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Stepping up to meet the challenge of freezing of gait in Parkinson’s disease

Abstract

There has been a growing appreciation for freezing of gait as a disabling symptom that causes a significant burden in Parkinson’s disease. Previous research has highlighted some of the key components that underlie the phenomenon, but these reductionist approaches have yet to lead to a paradigm shift resulting in the development of novel treatment strategies. Addressing this issue will require greater integration of multi-modal data with complex computational modeling, but there are a number of critical aspects that need to be considered before embarking on such an approach. This paper highlights where the field needs to address current gaps and shortcomings including the standardization of definitions and measurement, phenomenology and pathophysiology, as well as considering what available data exist and how future studies should be constructed to achieve the greatest potential to better understand and treat this devastating symptom.

Introduction

Freezing of gait (FOG) impacts most patients with advanced Parkinson’s disease (PD) [1] and despite significant efforts, our current treatments are often unable to prevent sufferers from losing their independence. Indeed, it could be argued that the observations derived from previous reductionist research techniques focusing on understanding components of the phenomenon (e.g., imaging, neurophysiology, and epidemiological observations) are precisely the reason that we are failing to achieve a good understanding of how FOG arises in the first place. Therefore, novel approaches are required if we are to achieve real progress that would result in better treatments. Rather than focusing on limited ‘correlational’ data, the field needs to integrate large amounts of data that are collected concurrently. Indeed, a Scientific Issues Committee convened by the International Parkinson’s and Movement Disorders Society has recently proposed the pursuit of a Systems Biology approach [2, 3]. Whilst it is clear that in PD, the use of techniques such as computational modelling is only in their infancy, work exploring a range of issues including the influence of dopamine on basal ganglia function, the origin of beta-band oscillations and the therapeutic actions of deep brain stimulation (DBS) has already begun (for review, see Humphries et al. 2019 [4]). Clinicians will need to work closely with colleagues from different backgrounds including engineering and information technology, so that this data can undergo complex computational processing to produce quantitative models that can then be tested back in the clinic through an iterative process. Thus, it is vital that experts working in the field generate appropriate data that can inform the model without oversimplifying the problem. These efforts will need the constant bi-directional flow of information between experimentalists and theorists to allow for refinement and reality checking of the emergent properties that arise from the models being proposed. This paper highlights the key components of our existing knowledge and identifies how these seemingly disparate pieces of information could be better studied and integrated in a novel comprehensive framework to achieve better outcomes for our patients.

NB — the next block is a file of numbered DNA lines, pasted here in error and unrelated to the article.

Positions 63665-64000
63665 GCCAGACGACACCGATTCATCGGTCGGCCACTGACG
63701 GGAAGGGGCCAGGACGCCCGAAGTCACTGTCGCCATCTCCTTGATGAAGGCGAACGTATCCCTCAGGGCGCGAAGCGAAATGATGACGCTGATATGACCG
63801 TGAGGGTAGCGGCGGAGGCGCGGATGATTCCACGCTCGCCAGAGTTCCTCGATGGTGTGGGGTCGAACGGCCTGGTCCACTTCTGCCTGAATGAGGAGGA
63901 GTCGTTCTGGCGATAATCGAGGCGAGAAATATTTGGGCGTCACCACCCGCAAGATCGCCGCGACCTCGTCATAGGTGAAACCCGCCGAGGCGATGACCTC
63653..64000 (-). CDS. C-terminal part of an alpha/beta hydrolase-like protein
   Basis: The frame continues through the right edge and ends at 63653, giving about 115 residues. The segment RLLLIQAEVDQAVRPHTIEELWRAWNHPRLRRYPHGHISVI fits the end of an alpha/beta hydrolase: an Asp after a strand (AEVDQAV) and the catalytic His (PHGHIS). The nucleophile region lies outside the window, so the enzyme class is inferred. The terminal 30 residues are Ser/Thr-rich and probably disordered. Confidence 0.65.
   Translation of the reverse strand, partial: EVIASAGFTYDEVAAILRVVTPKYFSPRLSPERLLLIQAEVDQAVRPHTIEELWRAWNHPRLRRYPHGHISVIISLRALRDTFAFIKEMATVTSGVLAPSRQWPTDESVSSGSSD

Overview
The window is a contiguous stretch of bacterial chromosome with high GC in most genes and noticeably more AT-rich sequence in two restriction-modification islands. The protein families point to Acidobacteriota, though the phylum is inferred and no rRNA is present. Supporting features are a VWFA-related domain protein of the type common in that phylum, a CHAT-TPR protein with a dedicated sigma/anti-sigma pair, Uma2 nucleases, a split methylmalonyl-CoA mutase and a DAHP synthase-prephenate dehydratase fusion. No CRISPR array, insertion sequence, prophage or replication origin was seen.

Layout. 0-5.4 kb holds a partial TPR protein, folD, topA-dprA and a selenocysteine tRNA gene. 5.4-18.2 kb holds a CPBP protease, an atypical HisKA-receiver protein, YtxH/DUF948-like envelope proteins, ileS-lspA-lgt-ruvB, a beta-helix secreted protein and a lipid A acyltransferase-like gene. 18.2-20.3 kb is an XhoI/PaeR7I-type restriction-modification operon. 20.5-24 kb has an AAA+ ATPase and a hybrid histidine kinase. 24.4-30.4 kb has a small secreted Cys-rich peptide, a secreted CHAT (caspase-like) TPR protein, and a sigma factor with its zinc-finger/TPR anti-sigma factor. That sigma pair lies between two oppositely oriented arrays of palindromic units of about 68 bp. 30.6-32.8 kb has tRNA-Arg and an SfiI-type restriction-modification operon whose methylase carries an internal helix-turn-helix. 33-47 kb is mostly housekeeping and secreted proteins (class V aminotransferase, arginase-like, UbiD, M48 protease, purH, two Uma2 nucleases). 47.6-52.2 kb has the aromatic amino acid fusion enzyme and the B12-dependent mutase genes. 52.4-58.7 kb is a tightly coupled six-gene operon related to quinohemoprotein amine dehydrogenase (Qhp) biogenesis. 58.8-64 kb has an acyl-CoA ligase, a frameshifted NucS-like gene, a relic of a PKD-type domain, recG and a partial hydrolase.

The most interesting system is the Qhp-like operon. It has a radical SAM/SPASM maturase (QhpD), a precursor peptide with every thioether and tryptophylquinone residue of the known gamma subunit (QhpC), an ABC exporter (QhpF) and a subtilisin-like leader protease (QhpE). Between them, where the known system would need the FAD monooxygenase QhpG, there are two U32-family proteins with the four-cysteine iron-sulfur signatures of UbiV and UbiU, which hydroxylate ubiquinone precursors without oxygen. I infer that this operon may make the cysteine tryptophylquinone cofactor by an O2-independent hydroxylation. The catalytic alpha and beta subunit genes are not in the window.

Standardising definitions, assessments and measurements

One of the major challenges that needs to be addressed before any successful modeling approach could be implemented would be to standardise the definitions, assessments, and measurements used by researchers in the field. To achieve these goals, a coordinated approach that is overseen by an international consortium who can harmonise research efforts with a pre-determined common goal, is needed.

Definition

The current definition of FOG was developed as part of a consensus paper arising from the first International Workshop organised by the National Institutes of Health in 2010 [5]. It defines FOG as “a brief, episodic absence or marked reduction of forward progression of the feet despite the intention to walk”. Unfortunately, there are intrinsic ambiguities with this definition, which lead to difficulties in standardised assessment, such as: what is "brief"; how should an "episode" be defined that would separate it from a continuous performance deficit; and, what qualifies as "marked reduction"? Furthermore, it is not clear if this definition should be revised to accommodate broader freezing phenomena, which can occur across body parts during a range of repetitive movements (e.g., stepping in place, upper limb movements, speech). In addition, the current definition of FOG pays little regard to any phenotypic variation; for instance, it pays little attention to the high-frequency movement phenomena that are characteristic co-manifestations that occur during most gait freezing. Indeed, of the three FOG phenotypes described in the literature to date, ‘akinetic FOG’ (displaying no discernable movement) is considered the least common type, whereas the other two phenotypes in which high-frequency events are frequently observed, namely, FOG with trembling in place and FOG with small shuffling steps interrupting more normal gait, are far more common. These different FOG phenotypes may reflect different underlying pathophysiologies but can all occur in the same individual at differing times under different circumstances, which ultimately may have differential treatment responses[6]. Furthermore, a greater focus needs to be directed to the range of FOG triggers (e.g., start hesitation, turning, dual-tasking, and doorways), as well as ‘relievers’ (e.g., cueing, climbing stairs). Such considerations are vital if we are to understand the neurobiological underpinning of these seemingly related but distinct phenomena and to arrive at better treatments.